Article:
•Washing dishes is not evil, it’s useful to keeping that tiny counter top free of clutter and also minimizes on the amounts of pans, dishes and bowls you need.
•If pies are your preference, but you don’t have a lot of cool space to roll out dough, think about getting a marble slab to put on your counter top. Not only is it the perfect place to roll out dough, it doubles as a work surface for your everyday needs. Here’s a link to where you can find a counter top to match your counter.
•Start keeping a list of recipes you can make under an hour – the less time you spend in your kitchen baking, the less discouraged or frustrated you’ll be with its size.
•Buy a good multi-purpose food processor. When I was living abroad in a little tropical country, I didn’t have access to all sorts of baking implements. What I did have was a really good Braun® food processor, which had attachments for folding dough, whipping cream and mixing. I also was able to use it for regular food processor purposes.
•Learn to organize – a clean, well-organized kitchen is perfect in any space.
Stay tuned for more tips, tricks and techniques as I think of them and as always,
I have noticed the peaches getting riper on my grocers fruit bins and there seems to be an insane amount of blueberries for really reasonable prices. So it got me thinking about blueberry and peach cobbler.
A cobbler is basically a crust-less pie with a biscuit-like topping. It doesn't require a lot of baking (so you aren't heating up your kitchen more than you have to) and it doesn't require a lot of equipment or counter space to roll out dough (perfect for a tiny kitchen in an urban space).
The biggest equipment you'd need to make a summer-fruit cobbler is probably the large mixing bowl.
So without further ado, here's a simple cobbler recipe:
Blueberry Peach Cobbler
2 ½ cups of peeled and sliced yellow peaches (you can substitute frozen if you don’t have fresh)
2 cups of blueberries, washed
½ cup of granulated sugar
¼ cup of light brown sugar
1/3 cup of all-purpose flour
1 ½ tsp of lemon juice (fresh or not)
4 TBSP of butter
¼ tsp of nutmeg
1 tsp of good vanilla
1 stick butter, softened
1 cup granulated sugar
1 cup all-purpose flour
¼ tsp salt
½ tsp baking soda
1 egg, beaten
1 tsp vanilla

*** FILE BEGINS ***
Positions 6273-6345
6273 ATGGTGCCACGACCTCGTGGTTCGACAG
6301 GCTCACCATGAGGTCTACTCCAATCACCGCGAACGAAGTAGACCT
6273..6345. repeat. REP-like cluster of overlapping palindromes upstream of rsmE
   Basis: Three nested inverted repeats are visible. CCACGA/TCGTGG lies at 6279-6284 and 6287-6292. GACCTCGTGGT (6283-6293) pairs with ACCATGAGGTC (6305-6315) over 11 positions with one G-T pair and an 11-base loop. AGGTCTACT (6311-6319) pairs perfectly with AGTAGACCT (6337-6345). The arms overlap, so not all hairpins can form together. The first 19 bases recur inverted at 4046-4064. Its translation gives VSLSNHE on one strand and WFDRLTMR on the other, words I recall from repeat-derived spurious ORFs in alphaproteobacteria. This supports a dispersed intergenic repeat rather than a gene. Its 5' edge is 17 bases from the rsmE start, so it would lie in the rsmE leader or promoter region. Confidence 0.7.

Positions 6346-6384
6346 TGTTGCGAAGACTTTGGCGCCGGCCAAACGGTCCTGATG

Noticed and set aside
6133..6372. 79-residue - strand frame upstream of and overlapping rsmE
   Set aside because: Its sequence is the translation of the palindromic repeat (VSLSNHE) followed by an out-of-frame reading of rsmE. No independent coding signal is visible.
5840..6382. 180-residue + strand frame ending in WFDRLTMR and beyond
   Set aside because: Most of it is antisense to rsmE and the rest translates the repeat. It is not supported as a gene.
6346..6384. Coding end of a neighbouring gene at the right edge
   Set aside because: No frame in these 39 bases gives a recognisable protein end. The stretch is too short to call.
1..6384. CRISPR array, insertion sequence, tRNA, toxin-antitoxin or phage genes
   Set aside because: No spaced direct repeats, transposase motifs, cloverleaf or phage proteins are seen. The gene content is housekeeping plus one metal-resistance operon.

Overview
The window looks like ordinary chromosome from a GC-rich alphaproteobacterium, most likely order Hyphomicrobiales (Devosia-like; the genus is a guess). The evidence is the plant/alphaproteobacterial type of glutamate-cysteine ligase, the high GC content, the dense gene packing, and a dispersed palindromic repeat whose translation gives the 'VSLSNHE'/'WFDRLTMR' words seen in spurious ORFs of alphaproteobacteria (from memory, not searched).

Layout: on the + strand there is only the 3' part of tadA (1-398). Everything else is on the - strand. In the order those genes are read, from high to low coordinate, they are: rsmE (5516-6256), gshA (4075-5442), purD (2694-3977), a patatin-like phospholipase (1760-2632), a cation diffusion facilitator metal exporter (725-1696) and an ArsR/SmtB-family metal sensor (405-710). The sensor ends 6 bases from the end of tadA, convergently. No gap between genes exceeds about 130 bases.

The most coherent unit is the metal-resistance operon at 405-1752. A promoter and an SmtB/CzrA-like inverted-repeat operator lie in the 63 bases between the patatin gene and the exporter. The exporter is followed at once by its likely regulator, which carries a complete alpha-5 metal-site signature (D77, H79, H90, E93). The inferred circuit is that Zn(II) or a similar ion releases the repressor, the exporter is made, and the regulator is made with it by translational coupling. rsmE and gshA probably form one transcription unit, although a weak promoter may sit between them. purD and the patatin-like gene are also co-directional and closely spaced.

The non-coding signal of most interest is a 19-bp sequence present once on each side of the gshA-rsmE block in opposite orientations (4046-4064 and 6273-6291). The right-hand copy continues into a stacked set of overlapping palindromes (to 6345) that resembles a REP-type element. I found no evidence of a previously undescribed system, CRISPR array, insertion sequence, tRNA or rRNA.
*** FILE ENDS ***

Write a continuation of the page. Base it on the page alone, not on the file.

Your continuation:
1 oven proof baking dish
1 large mixing bowl, 1 smaller bowl
Pre-heat oven (or fancy toaster oven in my case) to 350 degrees. In your ovenproof baking dish, mix all the filling ingredients, except butter, until well combined. Spread out evenly in dish and dot with butter.
In your large mixing bowl, whisk together butter, eggs and vanilla. In smaller bowl, mix together the dry ingredients. Add dry ingredients to wet ingredients and fold together until just combined and there are no lumps.
Spread topping over fruit filling (it doesn’t need to cover the entire top of the filling). Bake for 30 min to 45 min, or when crust is well browned and filling is bubbly.
Serve with some Cool Whip® or just cooled.
Tip: Don’t keep opening and closing the door of your oven. Not only are you releasing hot air into an already hot and claustrophobic kitchen (assuming your kitchen is tiny), you are wreaking havoc with the internal temperature of your oven. Even baking requires even temperatures. Resist the temptation!
I did a mock interview for class where one of the questions that I was asked was – what’s the quickest, easiest recipe an “urban baker” can make in their tiny kitchen.
I replied, “Jam Crumb Cake.”
And I know that I am right. It’s the simplest one-bowl cake recipe I have come across and every time I’ve made it, it’s taken under an hour and has come out perfectly each time. I like to think that it’s the most versatile cake that anyone can make. And it’s completely customizable, something that anyone living today is extremely familiar with.
So before I continue to rhapsodize about the customizability of the Jam Crumb Cake, here’s the recipe:
Jam Crumb Cake*
1 cup all-purpose flour
1/2 cup sugar
1 3/4 teaspoons baking powder
1/4 teaspoon salt
3/4 stick butter-flavored shortening
1/2 cup milk
1 large egg
1/2 cup raspberry jam or preserves
For crumb topping
1/4 stick unsalted butter, melted
½ cup of butter flavored shortening
1/4 cup packed brown sugar
1/4 cup granulated sugar
3/4 teaspoon cinnamon
1/8 teaspoon salt